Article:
This post is just my thinking out loud after the election. Since my foot is still in a boot I can't go run or bike or even walk too much (trying to just let it relax and heal). So I'll try to write my way out of this.
1. Republicans won most offices that were up for grabs. But there are still absentee and maybe early voters to count.
- Republican Dan Sullivan is ahead of Democratic incumbent Mark Begich by 48.7% to 45.1% (102,054 votes to 110,203) in the US Senate race. This morning's ADN headline is "Sullivan holds lead; Begich won't concede." Begich was behind Stevens at this point in 2008, but not as far behind.
- Republican incumbent Don Young handily beat Forrest Dunbar by 25,000 votes (51% to 40%, a margin that didn't change all night) in the US House race.
- The so called Independent/Unity Ticket of Walker/Mallot is ahead of Parnell/Sullivan (different Dan Sullivan) by 3,160 votes (47%-46%). The ADN says "Too close to call." But even if the Walker/Mallot lead stays through the absentee votes, we'll have a governor who was a Republican until he changed to undeclared before joining up with the Democratic gubernatorial candidate Mallot to run as independents.
Republicans kept most of their seats and took a few they didn't have in the state house and senate. They picked up one Senate seat in Anchorage
- (Rep. Mia Costello took Hollis French's seat. He had originally been the Democratic Lt. Gov candidate before the Unity ticket.)
- Democrat Adam Wool beat incumbent Pete Higgins in Fairbanks' District 5 in the House.
- Republican Anand Dubey is 35 votes behind Democrat Matt Claman in House District 21, held before by Democrat turned Republican after the 2012 election Lindsey Holmes.
- Independent Daniel Ortiz is 19 votes ahead of Republican Chere Klein in the Wrangell District 36 that was held by retired Rep. Peggy Wilson.
- Democrat Laurie Hummel is only 167 votes behind Republican incumbent Gabrielle LeDoux in Anchorage District 15. This one would be a little harder for Hummel to pull off, though LeDoux gained 140 votes over Hummel when the last 20% of the voters were counted. I don't know how many absentee and early votes are to be counted in this normally low turnout district.
2. All the ballot measures passed (well sort of because in the wording on Anchorage Prop 1, a no vote was a vote to pass the proposition). This is noteworthy because while the Republicans did well when their label was on the candidates, the Democrats did well in the ballot measures where there was no party label.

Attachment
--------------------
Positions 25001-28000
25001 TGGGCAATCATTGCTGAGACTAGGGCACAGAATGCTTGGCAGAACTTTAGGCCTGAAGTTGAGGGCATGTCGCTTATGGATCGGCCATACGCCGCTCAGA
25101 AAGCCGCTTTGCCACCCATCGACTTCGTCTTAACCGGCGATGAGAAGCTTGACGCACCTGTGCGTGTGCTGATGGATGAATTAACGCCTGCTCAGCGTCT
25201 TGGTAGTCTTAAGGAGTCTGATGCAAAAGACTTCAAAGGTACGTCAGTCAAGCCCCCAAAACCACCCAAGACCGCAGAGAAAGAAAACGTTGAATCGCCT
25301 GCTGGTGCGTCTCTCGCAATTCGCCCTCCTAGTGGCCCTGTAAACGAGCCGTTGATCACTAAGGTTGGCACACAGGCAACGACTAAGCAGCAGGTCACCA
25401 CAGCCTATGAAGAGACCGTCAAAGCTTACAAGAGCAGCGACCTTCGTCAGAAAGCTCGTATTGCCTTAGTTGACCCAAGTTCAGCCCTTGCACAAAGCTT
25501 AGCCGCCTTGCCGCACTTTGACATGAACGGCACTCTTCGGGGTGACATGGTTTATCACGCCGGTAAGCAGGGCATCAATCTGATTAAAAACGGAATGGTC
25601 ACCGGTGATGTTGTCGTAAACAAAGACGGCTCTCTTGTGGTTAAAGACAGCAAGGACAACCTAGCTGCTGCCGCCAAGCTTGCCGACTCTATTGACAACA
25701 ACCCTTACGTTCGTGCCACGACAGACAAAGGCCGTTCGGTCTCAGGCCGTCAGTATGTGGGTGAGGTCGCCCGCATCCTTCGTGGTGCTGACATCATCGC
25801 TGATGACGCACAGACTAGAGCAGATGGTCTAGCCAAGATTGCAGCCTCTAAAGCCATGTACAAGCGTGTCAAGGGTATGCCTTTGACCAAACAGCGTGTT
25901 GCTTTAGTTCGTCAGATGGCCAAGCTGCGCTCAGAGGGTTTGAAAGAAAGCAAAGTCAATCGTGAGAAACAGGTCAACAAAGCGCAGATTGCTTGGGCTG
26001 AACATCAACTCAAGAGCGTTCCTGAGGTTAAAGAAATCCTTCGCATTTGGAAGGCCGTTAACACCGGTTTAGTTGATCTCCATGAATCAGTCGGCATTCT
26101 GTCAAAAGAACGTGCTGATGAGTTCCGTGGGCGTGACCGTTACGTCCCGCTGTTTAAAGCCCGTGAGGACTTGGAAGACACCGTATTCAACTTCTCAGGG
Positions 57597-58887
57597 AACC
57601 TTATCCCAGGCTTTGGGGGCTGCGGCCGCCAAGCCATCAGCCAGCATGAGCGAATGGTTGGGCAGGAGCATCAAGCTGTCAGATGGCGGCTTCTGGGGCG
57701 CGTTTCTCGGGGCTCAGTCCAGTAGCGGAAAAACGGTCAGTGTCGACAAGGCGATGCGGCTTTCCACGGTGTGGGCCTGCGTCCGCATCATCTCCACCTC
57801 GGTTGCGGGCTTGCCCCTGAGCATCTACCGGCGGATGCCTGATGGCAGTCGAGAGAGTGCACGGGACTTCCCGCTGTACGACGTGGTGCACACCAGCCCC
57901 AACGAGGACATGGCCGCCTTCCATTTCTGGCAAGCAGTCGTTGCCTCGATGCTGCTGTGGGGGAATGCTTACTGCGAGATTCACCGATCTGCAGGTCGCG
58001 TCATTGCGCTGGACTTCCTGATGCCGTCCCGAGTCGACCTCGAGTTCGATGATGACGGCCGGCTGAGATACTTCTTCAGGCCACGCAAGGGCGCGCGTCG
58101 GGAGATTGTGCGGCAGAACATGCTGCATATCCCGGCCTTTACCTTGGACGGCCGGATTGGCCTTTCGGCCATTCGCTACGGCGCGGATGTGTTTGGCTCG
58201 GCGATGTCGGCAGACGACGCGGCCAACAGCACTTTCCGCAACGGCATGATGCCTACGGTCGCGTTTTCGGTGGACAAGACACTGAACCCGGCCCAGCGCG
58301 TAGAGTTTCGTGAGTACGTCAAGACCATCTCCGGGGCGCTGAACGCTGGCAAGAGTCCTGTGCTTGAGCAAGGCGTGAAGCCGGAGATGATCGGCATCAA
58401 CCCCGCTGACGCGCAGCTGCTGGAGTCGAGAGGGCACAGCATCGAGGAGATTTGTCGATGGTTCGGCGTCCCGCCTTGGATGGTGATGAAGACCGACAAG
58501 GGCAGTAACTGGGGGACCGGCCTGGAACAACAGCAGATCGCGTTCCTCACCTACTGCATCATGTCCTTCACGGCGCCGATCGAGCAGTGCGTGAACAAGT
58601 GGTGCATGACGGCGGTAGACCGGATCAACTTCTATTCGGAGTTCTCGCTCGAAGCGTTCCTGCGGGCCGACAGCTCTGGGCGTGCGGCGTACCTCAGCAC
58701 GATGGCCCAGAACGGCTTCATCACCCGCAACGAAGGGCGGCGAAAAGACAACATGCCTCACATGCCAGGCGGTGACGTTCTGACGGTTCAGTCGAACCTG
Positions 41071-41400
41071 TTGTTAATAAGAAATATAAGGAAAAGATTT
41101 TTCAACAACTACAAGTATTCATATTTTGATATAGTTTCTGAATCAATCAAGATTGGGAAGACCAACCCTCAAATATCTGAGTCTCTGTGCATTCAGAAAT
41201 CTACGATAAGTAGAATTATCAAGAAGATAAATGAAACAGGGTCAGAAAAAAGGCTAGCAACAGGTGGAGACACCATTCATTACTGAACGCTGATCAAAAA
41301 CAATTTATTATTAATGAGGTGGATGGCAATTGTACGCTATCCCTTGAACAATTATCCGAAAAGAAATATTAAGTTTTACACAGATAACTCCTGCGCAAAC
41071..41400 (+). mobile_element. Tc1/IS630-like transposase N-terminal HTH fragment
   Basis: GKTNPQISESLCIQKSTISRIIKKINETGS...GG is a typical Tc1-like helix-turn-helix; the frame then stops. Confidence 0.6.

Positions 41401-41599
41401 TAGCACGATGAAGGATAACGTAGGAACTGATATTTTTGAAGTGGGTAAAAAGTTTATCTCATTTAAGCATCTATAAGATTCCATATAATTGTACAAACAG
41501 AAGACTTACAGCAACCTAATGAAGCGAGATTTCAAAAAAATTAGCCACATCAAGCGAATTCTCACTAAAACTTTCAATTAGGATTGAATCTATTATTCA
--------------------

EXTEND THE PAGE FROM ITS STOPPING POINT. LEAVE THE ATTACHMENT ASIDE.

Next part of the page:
- Ballot Measure 2: To Legalize Marijuana - we can quibble if this was a Democratic or Republican cause because both parties had key figures leading both sides. But the Democratic opposition seemed to be more about the commercialization of marijuana than about legalizing marijuana. It passed 116,803 to 107179 or 52.15% to 47.85%. Marijuana got more votes than Dan Sullivan. But then there was no 'maybe' or other options in this election, but there were third parties in the Senate election.
- Ballot Measure 3: Increase Minimum Wage
Yes: 154,516 (68.8%)
No: 70,082 (31.2%)
While this is normally a Democratic issue, some of the Republicans supported it on the grounds that states can set minimum wage, just not the feds. Not sure how much difference that makes with their economic argument that it messes with the free market and causes jobs to disappear.
- Ballot Measure 4: Protect Bristol Bay Fish (by making it harder to build the Pebble Mine)
Yes: 143,287 (65.32%)
No: 76,062 (34.68%)
Note again, that Republican Senate candidate Dan Sullivan got 110,203 votes. Dan Sullivan who vehemently opposes federal regulation, the EPA report that raised major questions about Pebble Mine, and, from what I can tell, has never seen a problematic development project.
- Anchorage Proposition 1: Keep Mayor Sullivan's Draconian Labor Ordinance
Yes: 41998 (46.17%)
No: 48961 (53.83%)
Remember, a no vote essentially approved the proposition because of how it was worded: Should we keep Anchorage Ordinance 37? Also, only Anchorage voters had this on the ballot so the numbers are much lower. This was heavily backed by labor unions and Democrats and opposed by Republicans.
- Left leaning issues did well when there was no party label, right leaning candidates did well when there was a label.
- Nationally, the Koch Brothers Party did extremely well. It's more than money since there were left leaning PACs as well that poured lots of money in.
- Who's checking the voting machines? I have no evidence whatsoever that there was any tampering with voting machines. However, it's clear that such tampering is possible and has probably happened in past elections. But we have no systems to vigorously guard against such tampering in each state and nationally. We know that computer hackers can get into large corporate and government data bases. The US government has accused China of hacking to get into trade and government secrets. Yet as we watched the somewhat surprisingly heavy Republican victory nationwide last night, I heard none of the national new media even mention election fraud or hacking of machines in any of their attempts to explain what happened. They can't, because they have no evidence. But how would they get any evidence? They don't have any way of checking except for the most obvious, clumsy attempts. We need to have serious monitoring of all electronic voting equipment, just as we have monitoring of polling booths and voter ids.
That's what comes to mind this morning after the 2014 election. There are plenty of other issues to ponder and this is a quick and dirty post. Don't take it too seriously. I have things to do today besides blog.